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Is the fight to protect the unborn as misguided”and ultimately as passing”as the push for Prohibition? So suggested David Frum in a recent column for CNN. After I objected to his column , Frum said that I, along with all pro-life advocates, should be willing to accept a regime where abortion is safe, legal and rare :

Yet here’s the point for Mr. Schmitz: the only way to get to a broader national consensus about the morality of abortion is to put an end to the culture war over abortion as symbolized by the demand for the punishment of abortion.

Frum apparently believes that the pro-life movement is committed to putting vulnerable women in jail. But this simply is not the case. Many prominent pro-life advocates have made clear their opposition to any such punitive regime. Ramesh Ponnuru, for example, has proposed stripping people who commit abortions of medical licenses and imposing steep fines on people who commit them without licenses.

Frum goes on to claim that we only can achieve a pro-life consensus after pro-lifers stop insisting on banning the procedure. But this would undercut itself practically because of its logical incoherence. Why would we ever want abortion to be minimized unless we believed it to be a grave injustice?

Frum also thinks that political opposition to abortion will decrease as abortion rates decline. There’s some plausibility to this. After all, opposition to abortion runs the highest in communities where it is more prevalent. But as Michael J. New of the Witherspoon Institute has extensively documented , abortion rates have declined largely because of pro-life political efforts to restrict its availability. If Americans want to see fewer abortions, they should support pro-life political reforms.

The reason Frum wants the pro-life movement to fade away is that he believes the issue is tearing apart the Republican party. But today some 68 percent of Republicans identify as pro-life. Compare that to the 65 percent of Republicans who think the Iraq war was worth fighting, 54 percent who disagree with the GOP leadership’s “no new taxes” line (favoring increases on the wealthiest Americans), and 60 percent of Republican voters who disagree with their leadership on free trade, saying that it has been bad for the country.

When weighed against other issues, the pro-life consensus among Republican voters is actually remarkably strong. Nor is pro-life support narrowly confined to the Republican party. Americans on the whole have been tipping, however slowly, in a pro-life direction. Democrats are more closely divided over the issue”with 32 percent identifying as pro-life”than are their Republican counterparts.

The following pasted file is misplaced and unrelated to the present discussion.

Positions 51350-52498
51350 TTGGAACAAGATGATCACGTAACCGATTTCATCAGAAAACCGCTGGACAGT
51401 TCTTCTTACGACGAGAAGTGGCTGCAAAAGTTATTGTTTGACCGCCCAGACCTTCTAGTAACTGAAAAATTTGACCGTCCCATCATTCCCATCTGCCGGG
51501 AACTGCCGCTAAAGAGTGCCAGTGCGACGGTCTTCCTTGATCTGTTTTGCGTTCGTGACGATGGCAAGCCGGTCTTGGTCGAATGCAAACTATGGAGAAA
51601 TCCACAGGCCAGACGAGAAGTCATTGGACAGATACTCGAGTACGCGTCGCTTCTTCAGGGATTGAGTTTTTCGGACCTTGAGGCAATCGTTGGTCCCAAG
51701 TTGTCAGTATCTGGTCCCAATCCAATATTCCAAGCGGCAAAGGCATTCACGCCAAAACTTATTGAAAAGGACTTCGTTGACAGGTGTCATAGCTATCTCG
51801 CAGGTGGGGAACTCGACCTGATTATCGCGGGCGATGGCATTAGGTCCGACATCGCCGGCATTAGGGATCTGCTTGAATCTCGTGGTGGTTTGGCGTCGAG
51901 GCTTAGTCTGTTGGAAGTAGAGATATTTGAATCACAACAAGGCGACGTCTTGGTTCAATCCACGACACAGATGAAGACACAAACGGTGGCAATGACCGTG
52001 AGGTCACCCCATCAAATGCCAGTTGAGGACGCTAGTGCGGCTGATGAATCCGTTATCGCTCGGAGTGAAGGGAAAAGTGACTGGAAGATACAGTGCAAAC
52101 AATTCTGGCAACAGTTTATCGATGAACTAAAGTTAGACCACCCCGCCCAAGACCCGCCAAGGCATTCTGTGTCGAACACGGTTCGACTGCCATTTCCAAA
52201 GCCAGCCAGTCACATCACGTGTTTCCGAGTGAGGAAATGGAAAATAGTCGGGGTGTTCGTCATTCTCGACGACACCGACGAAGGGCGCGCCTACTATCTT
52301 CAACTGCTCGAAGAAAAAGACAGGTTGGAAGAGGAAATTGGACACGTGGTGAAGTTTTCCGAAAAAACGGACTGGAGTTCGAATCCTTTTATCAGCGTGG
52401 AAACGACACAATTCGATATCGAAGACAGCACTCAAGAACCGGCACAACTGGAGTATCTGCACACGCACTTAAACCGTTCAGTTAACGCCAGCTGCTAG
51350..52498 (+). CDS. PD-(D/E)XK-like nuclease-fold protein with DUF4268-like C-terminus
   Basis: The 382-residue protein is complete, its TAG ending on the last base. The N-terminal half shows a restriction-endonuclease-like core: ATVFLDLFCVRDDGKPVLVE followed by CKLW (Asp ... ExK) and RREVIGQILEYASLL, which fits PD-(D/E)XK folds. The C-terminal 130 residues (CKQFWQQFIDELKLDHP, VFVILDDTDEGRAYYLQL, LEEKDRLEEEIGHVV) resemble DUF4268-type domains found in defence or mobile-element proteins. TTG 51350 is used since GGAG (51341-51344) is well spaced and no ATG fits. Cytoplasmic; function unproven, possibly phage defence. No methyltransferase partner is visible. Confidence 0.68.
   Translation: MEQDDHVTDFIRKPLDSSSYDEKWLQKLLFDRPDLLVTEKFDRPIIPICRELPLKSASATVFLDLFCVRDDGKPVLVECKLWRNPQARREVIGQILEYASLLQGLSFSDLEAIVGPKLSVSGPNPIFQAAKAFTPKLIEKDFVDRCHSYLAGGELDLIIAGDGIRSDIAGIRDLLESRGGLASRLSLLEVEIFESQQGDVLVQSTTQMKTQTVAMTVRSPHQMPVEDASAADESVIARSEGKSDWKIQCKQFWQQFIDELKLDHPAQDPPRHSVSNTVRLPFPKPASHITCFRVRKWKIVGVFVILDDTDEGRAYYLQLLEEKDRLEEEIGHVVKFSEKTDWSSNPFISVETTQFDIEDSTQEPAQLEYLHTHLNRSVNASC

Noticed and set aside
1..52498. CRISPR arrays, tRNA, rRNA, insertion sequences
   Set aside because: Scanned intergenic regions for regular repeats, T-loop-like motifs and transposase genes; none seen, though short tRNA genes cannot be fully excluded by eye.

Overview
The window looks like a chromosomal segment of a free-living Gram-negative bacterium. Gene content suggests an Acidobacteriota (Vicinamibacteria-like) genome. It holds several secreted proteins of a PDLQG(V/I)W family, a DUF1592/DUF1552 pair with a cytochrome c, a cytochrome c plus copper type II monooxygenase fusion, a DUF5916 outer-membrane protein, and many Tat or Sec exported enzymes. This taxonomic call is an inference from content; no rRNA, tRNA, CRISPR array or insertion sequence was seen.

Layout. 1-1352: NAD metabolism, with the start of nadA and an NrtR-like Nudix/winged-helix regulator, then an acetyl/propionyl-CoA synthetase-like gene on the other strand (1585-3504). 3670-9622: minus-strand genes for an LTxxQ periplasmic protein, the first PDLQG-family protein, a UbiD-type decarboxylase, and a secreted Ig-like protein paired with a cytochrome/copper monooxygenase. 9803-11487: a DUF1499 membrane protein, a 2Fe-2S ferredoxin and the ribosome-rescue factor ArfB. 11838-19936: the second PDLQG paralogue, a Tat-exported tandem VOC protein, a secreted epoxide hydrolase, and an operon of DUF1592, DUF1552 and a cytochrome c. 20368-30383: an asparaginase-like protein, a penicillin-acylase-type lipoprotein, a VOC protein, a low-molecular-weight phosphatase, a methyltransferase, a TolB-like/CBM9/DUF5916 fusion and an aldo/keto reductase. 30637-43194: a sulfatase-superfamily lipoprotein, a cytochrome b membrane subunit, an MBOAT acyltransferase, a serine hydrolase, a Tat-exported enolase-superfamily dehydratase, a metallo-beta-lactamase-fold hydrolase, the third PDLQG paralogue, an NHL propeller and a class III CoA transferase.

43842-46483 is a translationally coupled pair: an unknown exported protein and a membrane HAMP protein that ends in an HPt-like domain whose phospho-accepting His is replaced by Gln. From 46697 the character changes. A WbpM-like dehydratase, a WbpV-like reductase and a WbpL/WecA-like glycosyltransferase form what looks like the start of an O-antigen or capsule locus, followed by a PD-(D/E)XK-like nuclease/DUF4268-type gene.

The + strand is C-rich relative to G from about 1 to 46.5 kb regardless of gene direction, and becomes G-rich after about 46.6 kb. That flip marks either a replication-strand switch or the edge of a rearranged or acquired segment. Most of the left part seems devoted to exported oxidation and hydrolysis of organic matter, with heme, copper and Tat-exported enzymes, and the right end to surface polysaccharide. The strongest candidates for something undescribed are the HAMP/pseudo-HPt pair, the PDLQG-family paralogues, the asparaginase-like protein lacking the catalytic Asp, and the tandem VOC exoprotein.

As Gallup said after conducting a poll on the issue, it does not matter whether Republican candidates “make their case at a $1,000-a-plate dinner in Ohio, a down-home picnic in New Hampshire, or to college Republicans”the audience would likely be sympathetic to a pro-life message.”

The most intriguing of Frum’s suggestions is that the fight over abortion has been fueled by worries over the role of women in the same way that Prohibition gained steam from anti-Catholic sentiment. (Remember “rum, Romanism, and ruin”?) Frum suggests that as we become more comfortable with a new ideal of womanhood, one formed in the wake of the many feminist waves, abortion will lose its salience as a marker of different cultural outlooks. After we reach “a new dispensation more comfortable with both women’s equality to men and their differences from men”disagreements over abortion will come to matter less.”

Frum may well be right, but what if that new dispensation is a pro-life one? If anything, the cooling of fights over feminism has given more room for young women to express pro-life views without embracing social conservatism wholesale. The future of American feminism may look a lot more like Meghan McCain and Bristol Palin”pro-life but supportive of things like same-sex marriage or contraception”than it does like Betty Friedan.

We are often encouraged to think of moral or social issues as emotional and private whereas issues like raising taxes or cutting benefits are rational and universal. Numbers are real, but our basic beliefs”those first things”somehow aren’t. Or, at least, they are not seen as quite so urgent.

One reason that political elites like to decry partisan divisions and advocate a kind of ‘beyondism’”a politics free of faith, ideology, or popular resentment”is that a principled politics always contains the threat of radicalism. By appealing to unchanging ideals, one implicitly challenges the apparently neutral and “non-ideological” status quo. Liberals, progressives, conservatives, communists: Americans of all stripes have long appealed to basic beliefs, including religious ones, when advocating for reform. Thus there is a kind of covert conservatism in the derision of some issues as merely “moral” or “social.”

This is not to say there are no real reasons for Frum’s concerns. We desperately need to boost GDP, reform entitlements, and chart a responsible foreign policy. It is understandable that Americans would be wary of any political issue that could distract us from those goals. But moral issues cannot be disentangled from other political matters. A nation that fails to recognize the right of the unborn to life will have less trouble saddling future generations with debt. At the heart of every political community is our ideal of solidarity with our fellow citizens, which is based on our recognition of their rights and personhood. Respect for life is not simply the product of any private religious concern or reactionary sentiment. It stands at the core of all our political concerns.

Matthew Schmitz is Deputy Editor of First Things . You can follow him on Twitter at @matthewschmitz .

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